Stallings also openly criticized his players, which created some obvious tension. One example: “We have an older group that is sometimes happy to hit that cruise control button when they think they can instead of keeping the throttle down and trying to put somebody out of their misery.” Another, in reference to the team’s leadership, from the same postgame presser: “I wouldn’t call it great. I think it has gotten better. It’s a work in progress. I talked to them a little bit after the game tonight. I think they like each other just fine off the court and even on the court, but there’s another level of chemistry and togetherness we need to get this group to achieve.”
This kind of candor made for good copy, but it didn’t resonate with Stallings’s players. Five wound up transferring out, and another was kicked off the team. Pitt began this season with 11 new players, including seven freshmen, and no returning starters. Then came the early January loss of power forward Ryan Luther—Pitt’s lone frontcourt player with any experience, even if he’ll never remind anyone of DeJuan Blair—to a season-ending foot injury. Stallings hadn’t exactly filled the void with a wealth of ACC-caliber talent, and strangely, he seemed to be satisfied with that.
“We could have tried to quick-fix it and make it a better team this year but not have any ability to sustain success,” Stallings told ESPN last month, a comment I’m still trying to process. He never explained why a bridge strategy that included graduate or junior college transfers might have been unwise, especially given how disastrous the results have been.
Pitt lost at home to Montana. Boston College came to town lugging a 23-game ACC road losing streak; the Eagles left with a 23-point win in which Pitt finished with just two offensive rebounds, which ought to be impossible. The Panthers’ best win came against Duquesne.
Stallings has tried to “accentuate the positive,” as he put it. But back in January, when asked to give an example, he cited the fact that Pitt had just four turnovers in the second half against Duke—a game the Panthers lost by 27.
There are positives to be found. Somehow, according to stats guru Ken Pomeroy, Pitt isn’t the worst Power 5 team of all time, or even the worst this season. That distinction belongs to California.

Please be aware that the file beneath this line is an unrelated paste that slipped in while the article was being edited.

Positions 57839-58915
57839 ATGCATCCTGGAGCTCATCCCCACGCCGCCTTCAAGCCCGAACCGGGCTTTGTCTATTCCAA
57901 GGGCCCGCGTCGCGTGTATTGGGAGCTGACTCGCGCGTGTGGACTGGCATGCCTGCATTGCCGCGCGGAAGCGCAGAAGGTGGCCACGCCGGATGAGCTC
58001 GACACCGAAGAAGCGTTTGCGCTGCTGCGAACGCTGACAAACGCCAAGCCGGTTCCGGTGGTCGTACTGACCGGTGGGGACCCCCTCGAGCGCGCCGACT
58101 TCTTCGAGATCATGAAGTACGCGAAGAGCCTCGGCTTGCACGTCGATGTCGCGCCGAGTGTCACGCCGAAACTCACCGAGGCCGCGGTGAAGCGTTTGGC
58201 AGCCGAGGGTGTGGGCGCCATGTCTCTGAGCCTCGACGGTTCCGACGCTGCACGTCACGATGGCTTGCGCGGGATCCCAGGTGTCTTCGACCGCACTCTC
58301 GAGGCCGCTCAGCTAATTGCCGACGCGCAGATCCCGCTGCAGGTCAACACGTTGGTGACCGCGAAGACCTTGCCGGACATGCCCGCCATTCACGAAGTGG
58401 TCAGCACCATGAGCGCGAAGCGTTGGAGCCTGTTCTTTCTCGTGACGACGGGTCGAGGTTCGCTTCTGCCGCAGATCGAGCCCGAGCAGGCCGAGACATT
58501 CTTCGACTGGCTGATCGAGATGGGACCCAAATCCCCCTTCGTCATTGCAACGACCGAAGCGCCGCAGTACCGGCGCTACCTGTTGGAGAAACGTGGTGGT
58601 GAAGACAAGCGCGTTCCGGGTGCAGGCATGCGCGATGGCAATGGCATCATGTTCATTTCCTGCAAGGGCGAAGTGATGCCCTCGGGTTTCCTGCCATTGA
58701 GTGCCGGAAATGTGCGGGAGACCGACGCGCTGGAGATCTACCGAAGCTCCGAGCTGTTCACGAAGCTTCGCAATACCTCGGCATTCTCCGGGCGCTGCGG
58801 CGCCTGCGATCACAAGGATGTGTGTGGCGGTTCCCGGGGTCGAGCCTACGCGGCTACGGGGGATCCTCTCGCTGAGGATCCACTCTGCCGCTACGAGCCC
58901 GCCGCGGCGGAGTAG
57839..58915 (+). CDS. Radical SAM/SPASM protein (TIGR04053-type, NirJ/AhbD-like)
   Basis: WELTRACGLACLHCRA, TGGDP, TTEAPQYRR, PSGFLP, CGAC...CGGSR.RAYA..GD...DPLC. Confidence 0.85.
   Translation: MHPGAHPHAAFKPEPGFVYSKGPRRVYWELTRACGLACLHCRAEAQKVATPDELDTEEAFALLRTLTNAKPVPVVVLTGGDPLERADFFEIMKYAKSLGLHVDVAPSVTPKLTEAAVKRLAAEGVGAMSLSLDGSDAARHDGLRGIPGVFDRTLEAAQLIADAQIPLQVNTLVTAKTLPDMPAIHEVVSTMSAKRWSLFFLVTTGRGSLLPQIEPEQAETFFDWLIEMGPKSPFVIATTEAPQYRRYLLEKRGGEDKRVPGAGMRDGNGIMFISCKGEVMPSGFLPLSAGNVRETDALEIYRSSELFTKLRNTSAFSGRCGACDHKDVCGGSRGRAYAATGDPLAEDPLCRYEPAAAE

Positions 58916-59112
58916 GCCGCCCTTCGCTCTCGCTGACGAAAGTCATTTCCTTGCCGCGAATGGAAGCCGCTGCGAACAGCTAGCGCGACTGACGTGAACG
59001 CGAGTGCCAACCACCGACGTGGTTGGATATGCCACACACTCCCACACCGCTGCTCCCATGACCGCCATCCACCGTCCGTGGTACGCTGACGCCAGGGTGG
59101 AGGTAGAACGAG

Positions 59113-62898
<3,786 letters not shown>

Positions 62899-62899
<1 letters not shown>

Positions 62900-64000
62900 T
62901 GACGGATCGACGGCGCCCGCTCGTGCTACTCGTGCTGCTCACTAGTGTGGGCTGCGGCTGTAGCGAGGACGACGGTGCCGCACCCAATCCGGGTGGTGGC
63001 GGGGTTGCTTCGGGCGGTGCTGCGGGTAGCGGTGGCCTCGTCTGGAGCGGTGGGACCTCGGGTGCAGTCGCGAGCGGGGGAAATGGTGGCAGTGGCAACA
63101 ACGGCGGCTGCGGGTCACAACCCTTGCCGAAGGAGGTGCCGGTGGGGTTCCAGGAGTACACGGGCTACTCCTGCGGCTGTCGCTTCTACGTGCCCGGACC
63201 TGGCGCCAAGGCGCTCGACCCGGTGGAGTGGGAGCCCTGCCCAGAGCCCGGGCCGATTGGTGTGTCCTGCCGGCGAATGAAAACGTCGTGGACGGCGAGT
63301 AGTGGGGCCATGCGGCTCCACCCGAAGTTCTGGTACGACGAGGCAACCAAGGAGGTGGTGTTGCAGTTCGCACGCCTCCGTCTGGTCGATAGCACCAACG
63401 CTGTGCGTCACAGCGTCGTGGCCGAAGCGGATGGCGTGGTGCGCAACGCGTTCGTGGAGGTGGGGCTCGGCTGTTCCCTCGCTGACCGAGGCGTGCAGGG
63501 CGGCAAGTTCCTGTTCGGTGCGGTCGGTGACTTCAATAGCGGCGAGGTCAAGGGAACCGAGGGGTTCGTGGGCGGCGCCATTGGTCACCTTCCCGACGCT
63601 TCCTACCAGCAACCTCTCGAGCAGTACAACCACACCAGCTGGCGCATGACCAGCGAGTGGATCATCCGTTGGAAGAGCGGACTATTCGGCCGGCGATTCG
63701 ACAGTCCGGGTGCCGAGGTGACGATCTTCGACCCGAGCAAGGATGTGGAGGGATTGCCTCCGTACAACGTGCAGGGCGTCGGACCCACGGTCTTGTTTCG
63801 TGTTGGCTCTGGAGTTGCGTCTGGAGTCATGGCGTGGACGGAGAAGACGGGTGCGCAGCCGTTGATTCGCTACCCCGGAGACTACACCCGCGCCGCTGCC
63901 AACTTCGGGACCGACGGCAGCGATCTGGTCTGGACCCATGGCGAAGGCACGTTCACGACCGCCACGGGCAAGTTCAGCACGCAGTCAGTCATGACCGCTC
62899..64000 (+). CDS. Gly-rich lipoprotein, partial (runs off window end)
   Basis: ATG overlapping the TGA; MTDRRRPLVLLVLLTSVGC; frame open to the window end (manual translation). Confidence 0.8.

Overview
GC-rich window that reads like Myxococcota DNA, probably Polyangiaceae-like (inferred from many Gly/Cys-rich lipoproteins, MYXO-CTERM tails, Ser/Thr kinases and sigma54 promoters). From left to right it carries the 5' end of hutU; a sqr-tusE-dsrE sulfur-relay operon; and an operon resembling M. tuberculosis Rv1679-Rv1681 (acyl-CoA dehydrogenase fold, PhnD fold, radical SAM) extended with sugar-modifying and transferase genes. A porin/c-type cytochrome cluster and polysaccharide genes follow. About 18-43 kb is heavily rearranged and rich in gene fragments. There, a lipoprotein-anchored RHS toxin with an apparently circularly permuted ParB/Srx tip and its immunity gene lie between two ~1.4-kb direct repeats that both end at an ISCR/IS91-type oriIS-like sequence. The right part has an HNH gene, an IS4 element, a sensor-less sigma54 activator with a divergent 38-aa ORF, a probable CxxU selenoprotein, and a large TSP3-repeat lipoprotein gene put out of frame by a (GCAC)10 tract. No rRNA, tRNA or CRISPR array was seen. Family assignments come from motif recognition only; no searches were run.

“The Bears have two conference wins but in a league significantly worse than the ACC,” Pomeroy told me via email.
Congratulations, Pitt. Quantitatively speaking, you’re not the worst.
During the two days I spent in Pittsburgh, I heard wholly unconfirmed rumors suggesting Pitt was indeed planning to fire Stallings, and that one or more players would transfer if Stallings were retained. Publicly, AD Heather Lyke has said only that she will evaluate the situation after the season. But it’s not as simple as pulling the plug. Stallings’s deal reportedly includes a $10 million buyout—remember, amateurism is a racket for everyone but the players—and there have been multiple reports about Pitt trying to bargain that number down. [Update: Stallings has been fired.] Between the buyout and whatever it will cost to land its next coach, Pitt stands to shell out a lot of money. Then there’s the obvious uncertainty that will surround the next hire, whoever it may be.
“If you want to make a change,” Bilas asked me, “at what cost are you willing to do that?”
As Craig Meyer wrote this week, it’s rare for a college coach at a major program not to be given at least three seasons before getting shitcanned. Billy Gillispie’s two-year run at Kentucky from 2007-09 was the most noteworthy example. But, much like the Gillispie-Kentucky mess, the Stallings era may already be beyond hope. “I think,” Meyer told me, “there’s too much working against him.”
The night of the Wake game, my cousins, Enright, and I were able to sit wherever we wanted, so we parked ourselves in the lower level along the free-throw line, a few rows behind the Oakland Zoo, Pitt’s famously rowdy student section. There was a decent student turnout—their tickets are discounted—but the Zoo mostly spent the evening going through the motions. The official attendance was listed as 2,420 (capacity is more than 12,000), but there might have been about 1,000 people in the building. Most seemed to be dead-enders like Pat and Enright.
I asked Enright why he still bothers. He said that with the football team no longer playing on campus, the basketball games offer a chance to get back here, where there are some enjoyable bars and restaurants to hit both before and after the game. Also: “They’ve built up a lot of goodwill because they were so good for the last 15 years,” Enright said.
Stallings’s strength is supposed to be his ability to coach offense, but if he can do that, I didn’t see it that night. Pitt likes to launch threes, like a lot of teams these days, but it had several possessions in which it simply ball-screened aimlessly along the perimeter before rushing a shot or seeing the shot clock run out. Down by three with 27 seconds left, Pitt caught a break when Wake was whistled for a foul after a defensive rebound. After freshman Shamiel Stevenson missed his first free throw, I’m sure not every person in the building slapped the seat in front of him in frustration, but it definitely seemed that way. One section over, I swear I heard someone yell “I can’t take it anymore!”
Pitt’s final possession ended with a missed dunk. At that point, pretty much everyone reached for their coats and headed for the exits. “I have friends who laugh and ask why I still go,” Enright told me as we filed out. With everyone leaving at once, the concourse suddenly, finally seemed to be filled with people. “I’m not going to give up on them,” Enright added. We made our way downstairs. One of the two escalators was broken.